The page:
A survey by the NDSU expansion trap found that a new insect called canola flower mosquito was discovered in canola fields in northern North Dakota in 2020, said Janet Knodel, an entomologist at the North Dakota State University expansion.
The rapeseed flower mosquito belongs to the family of the Cecidomyiidae (gall mosquitoes) in the order Diptera (flies).
The canola mosquito was recently identified and found to be widespread in Saskatchewan and Alberta, Canada.
“We received 10 pheromone baits from Canada to monitor for the first time in 2020 for canola mosquitoes, mainly along the northern North Dakota Plain,” Knodel said in a press release from Extension.
“At the end of the trap, six of the ten trap sites in five counties were positive for rapeseed mosquitoes: Bottineau, Cavalier, Pembina, Towner and Walsh. The Langdon Research Extension Center in Cavalier County had the highest number of rapeseed flies caught, and a total of 344 mosquitoes were caught in 2020, “Knodel said.
The adult rapeseed flower mosquito is a small (less than 2 millimeters long), inconspicuous brown fly.
“Farmers and Boy Scouts are unlikely to notice them in the field because of their cryptic color and small size,” Knodel said.
The immature stage is a small, white, maggot-like larva. Larvae feed and injure the flower buds by causing swelling (or bile) that prevents the flowers from opening. Damaged flowers will not produce pods or seeds. Damaged flower buds are elongated and bottle-shaped and form a closed flower gall.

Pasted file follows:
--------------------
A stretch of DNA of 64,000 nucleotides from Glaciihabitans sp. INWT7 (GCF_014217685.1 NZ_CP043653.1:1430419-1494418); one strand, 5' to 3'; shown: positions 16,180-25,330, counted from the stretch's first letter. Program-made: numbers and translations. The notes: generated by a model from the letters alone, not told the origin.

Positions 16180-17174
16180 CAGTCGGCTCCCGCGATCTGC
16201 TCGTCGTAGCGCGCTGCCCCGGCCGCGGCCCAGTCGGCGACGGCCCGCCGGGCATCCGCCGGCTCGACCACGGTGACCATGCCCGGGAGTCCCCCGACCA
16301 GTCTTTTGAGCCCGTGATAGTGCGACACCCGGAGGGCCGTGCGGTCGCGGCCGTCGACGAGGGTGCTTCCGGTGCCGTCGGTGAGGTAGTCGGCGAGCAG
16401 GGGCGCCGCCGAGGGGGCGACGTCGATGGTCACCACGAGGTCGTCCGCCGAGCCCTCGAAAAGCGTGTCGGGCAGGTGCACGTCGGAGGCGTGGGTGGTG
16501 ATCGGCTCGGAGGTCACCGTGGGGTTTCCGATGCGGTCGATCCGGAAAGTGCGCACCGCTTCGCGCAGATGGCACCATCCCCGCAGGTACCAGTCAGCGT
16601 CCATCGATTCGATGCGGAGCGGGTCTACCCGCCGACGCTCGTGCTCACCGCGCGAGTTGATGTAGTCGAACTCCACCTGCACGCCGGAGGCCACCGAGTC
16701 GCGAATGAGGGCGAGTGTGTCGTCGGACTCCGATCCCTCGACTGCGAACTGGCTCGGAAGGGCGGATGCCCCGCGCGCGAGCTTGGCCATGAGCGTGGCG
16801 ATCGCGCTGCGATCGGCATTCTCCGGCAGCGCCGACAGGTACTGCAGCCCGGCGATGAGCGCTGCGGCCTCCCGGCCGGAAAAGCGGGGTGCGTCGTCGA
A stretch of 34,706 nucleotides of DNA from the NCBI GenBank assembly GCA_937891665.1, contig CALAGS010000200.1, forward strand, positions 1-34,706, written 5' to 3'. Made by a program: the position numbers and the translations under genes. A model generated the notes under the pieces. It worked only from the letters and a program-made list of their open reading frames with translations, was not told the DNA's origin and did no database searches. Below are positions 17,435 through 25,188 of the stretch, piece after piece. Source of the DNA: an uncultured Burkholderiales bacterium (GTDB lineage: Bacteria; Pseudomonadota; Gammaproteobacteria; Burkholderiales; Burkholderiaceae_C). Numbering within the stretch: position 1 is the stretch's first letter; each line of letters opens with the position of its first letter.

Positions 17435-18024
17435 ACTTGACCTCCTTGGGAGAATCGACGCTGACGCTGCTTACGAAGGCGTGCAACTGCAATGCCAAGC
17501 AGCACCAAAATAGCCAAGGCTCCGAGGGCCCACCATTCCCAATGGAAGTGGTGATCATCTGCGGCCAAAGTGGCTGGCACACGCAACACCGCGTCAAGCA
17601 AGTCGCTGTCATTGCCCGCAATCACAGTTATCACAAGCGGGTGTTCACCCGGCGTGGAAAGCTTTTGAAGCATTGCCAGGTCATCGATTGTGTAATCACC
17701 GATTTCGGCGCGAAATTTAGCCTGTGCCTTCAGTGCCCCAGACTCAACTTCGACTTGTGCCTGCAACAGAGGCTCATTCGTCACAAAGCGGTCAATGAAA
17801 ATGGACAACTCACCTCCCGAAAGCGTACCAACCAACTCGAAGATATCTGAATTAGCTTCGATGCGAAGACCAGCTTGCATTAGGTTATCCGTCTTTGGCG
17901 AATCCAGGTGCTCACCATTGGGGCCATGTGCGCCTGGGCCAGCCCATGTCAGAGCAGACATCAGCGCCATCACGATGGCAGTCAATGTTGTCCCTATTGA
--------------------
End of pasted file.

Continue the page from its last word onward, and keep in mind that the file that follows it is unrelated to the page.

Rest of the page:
“Canadian entomologists are unaware of the economic impact of this new Contarinia mosquito in canola,” said Knodel. “Little is known about pest control.
“Canadian entomologists observed that early-planted canola (mid-May) had more mosquito-damaged pods than late-planted canola (early June),” she added. “Insecticide seed treatments have been tested to control the rapeseed mosquito, but no negative effects on mosquito damage to the pods have been found. This is not surprising as the adult mosquito emerges about four to six weeks after sowing, while activity to treat insecticidal seeds wears off about three to four weeks after sowing.
“Future trapping and field surveys will be critical to the early detection and population monitoring of canola mosquitos in canola grown in North Dakota,” said Knodel. “This will help the canola industry so we will know when these mosquitoes are high in population and a threat to canola production in North Dakota.”